The European Commission has issued a call for tender (PDF) for an EU DNS resolution service aka a DNS resolver.
As a reminder, a DNS resolver is what computers and other devices use to find out where websites, domains and other services “live” on the internet. They’re most often accessed via their IP addresses. So Google’s public DNS is at 188.8.131.52, Quad 9’s at 184.108.40.206 and so on. Better quality DNS resolvers give users a better online experience, as services will load faster, as DNS resolution speed has a noticeable impact on performance.
The European Commission manages several projects related to the overall concept of digital Europe. Though why exactly they’d want to get into the DNS resolution business is probably causing some people to scratch their heads.
There is of course a rationale behind this project:
a) Offer a high-end alternative to existing dominant non-EU public resolvers, leading to a more resilient, more secure and diversified DNS resolution offering for EU internet users. b) Autonomy of DNS resolving, diminishing the dependency on major public resolvers established outside the EU, and reducing vulnerability to outages of these resolvers. c) Complete safeguards for EU internet users that their data and privacy are protected and handled according to EU rules. d) Increased protection against malicious activities based on both global and local (EU) threat feeds and intelligence. e) Testing and deploying innovative technologies to enhance internet access security and privacy
My read on that is that they’re hoping to get an EU owned and operated player to run this service and thus compete against the global players in the space. While I’m sure a lot of us would love to see EU owned companies competing in many spaces you can’t simply generate a viable competitor. And any competitor would need to win over the market in order for them to be viable long term. Which is why some of the other requirements in the tender could cause the more tech savvy to question things.
Of course the announcement is not a complete surprise, as the project has been a topic of discussion for the last year or so and it’s been often called “DNS4EU”. Back in June of last year CENTR reported on it.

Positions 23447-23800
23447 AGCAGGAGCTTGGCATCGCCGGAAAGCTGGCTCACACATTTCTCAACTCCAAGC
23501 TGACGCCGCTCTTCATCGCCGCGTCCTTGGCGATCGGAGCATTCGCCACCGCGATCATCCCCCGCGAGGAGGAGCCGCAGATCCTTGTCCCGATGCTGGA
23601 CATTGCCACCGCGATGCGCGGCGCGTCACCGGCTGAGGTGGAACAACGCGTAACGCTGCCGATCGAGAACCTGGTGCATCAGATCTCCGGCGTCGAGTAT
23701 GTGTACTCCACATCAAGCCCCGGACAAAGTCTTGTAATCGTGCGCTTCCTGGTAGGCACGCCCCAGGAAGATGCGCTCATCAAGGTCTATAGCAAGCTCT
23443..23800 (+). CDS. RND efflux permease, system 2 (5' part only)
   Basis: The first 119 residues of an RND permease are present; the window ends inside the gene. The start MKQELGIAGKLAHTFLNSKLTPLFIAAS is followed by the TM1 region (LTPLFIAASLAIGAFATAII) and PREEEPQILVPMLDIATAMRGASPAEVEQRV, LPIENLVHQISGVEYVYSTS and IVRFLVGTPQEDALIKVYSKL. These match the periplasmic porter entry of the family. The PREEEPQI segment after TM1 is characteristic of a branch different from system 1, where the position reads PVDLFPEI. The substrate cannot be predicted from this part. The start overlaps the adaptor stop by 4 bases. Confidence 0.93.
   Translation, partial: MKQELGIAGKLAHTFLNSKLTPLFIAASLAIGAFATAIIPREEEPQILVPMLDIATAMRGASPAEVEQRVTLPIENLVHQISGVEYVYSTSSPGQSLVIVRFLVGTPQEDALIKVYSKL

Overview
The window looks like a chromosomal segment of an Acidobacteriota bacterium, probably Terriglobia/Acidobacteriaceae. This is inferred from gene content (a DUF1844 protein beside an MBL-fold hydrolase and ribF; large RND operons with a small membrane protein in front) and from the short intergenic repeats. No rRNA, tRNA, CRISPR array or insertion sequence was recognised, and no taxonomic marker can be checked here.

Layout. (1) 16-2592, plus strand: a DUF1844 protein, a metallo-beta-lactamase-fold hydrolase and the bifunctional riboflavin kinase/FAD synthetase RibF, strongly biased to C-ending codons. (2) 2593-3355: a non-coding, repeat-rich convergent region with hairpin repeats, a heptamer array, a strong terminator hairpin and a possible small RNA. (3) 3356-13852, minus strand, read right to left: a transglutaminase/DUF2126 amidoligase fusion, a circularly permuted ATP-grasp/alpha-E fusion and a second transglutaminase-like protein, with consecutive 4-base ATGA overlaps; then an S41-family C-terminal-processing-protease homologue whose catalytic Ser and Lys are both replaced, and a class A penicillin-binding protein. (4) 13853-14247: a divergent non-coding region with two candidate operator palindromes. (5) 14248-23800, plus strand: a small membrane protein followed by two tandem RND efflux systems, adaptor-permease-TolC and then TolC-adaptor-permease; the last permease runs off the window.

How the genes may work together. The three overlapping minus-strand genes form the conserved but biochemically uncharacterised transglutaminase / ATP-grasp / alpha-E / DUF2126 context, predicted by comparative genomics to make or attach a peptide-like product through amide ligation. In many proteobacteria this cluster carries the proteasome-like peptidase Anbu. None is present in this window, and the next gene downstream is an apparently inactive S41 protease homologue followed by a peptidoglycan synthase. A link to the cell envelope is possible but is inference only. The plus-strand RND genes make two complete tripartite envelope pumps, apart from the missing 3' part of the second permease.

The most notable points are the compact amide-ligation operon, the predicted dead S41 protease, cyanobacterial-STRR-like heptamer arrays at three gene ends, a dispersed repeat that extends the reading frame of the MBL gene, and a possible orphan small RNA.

So who is this for and what will it do?
According to the documents published a few days ago it’s meant to be used by pretty much everyone from business to personal users. It’s expected to be “easy” to use and setup for both personal and business users.
However, it’s not at all clear why users would suddenly start using the DNS service, but maybe I’m being a little cynical?
The proposal documents include plenty of details on the technical aspects of the service, as you’d expect. However there are several bits within it that would raise an eyebrow from DNS geeks.
For example, the service is meant to support blocking domains at a national level, which many DNS purists would take issues with.
They’re also expecting it to be both diverse AND to process personal data in the EU.
On the positive side they are expecting it to be support IPv4 and IPv6 as well as all the latest DNS technologies.
The project is expected to be funded to the tune of 14 million Euro for the initial 3 years. However that funding is not for the cost of running the infrastructure! (Yeah that confused me too!)
You can read the high level over view here as well as downloading the full set of documents.
UPDATE: The EC is holding a workshop with interested parties to assist with their applications for this and other projects on January 19th from 0930 to 1400 CET. Full details here.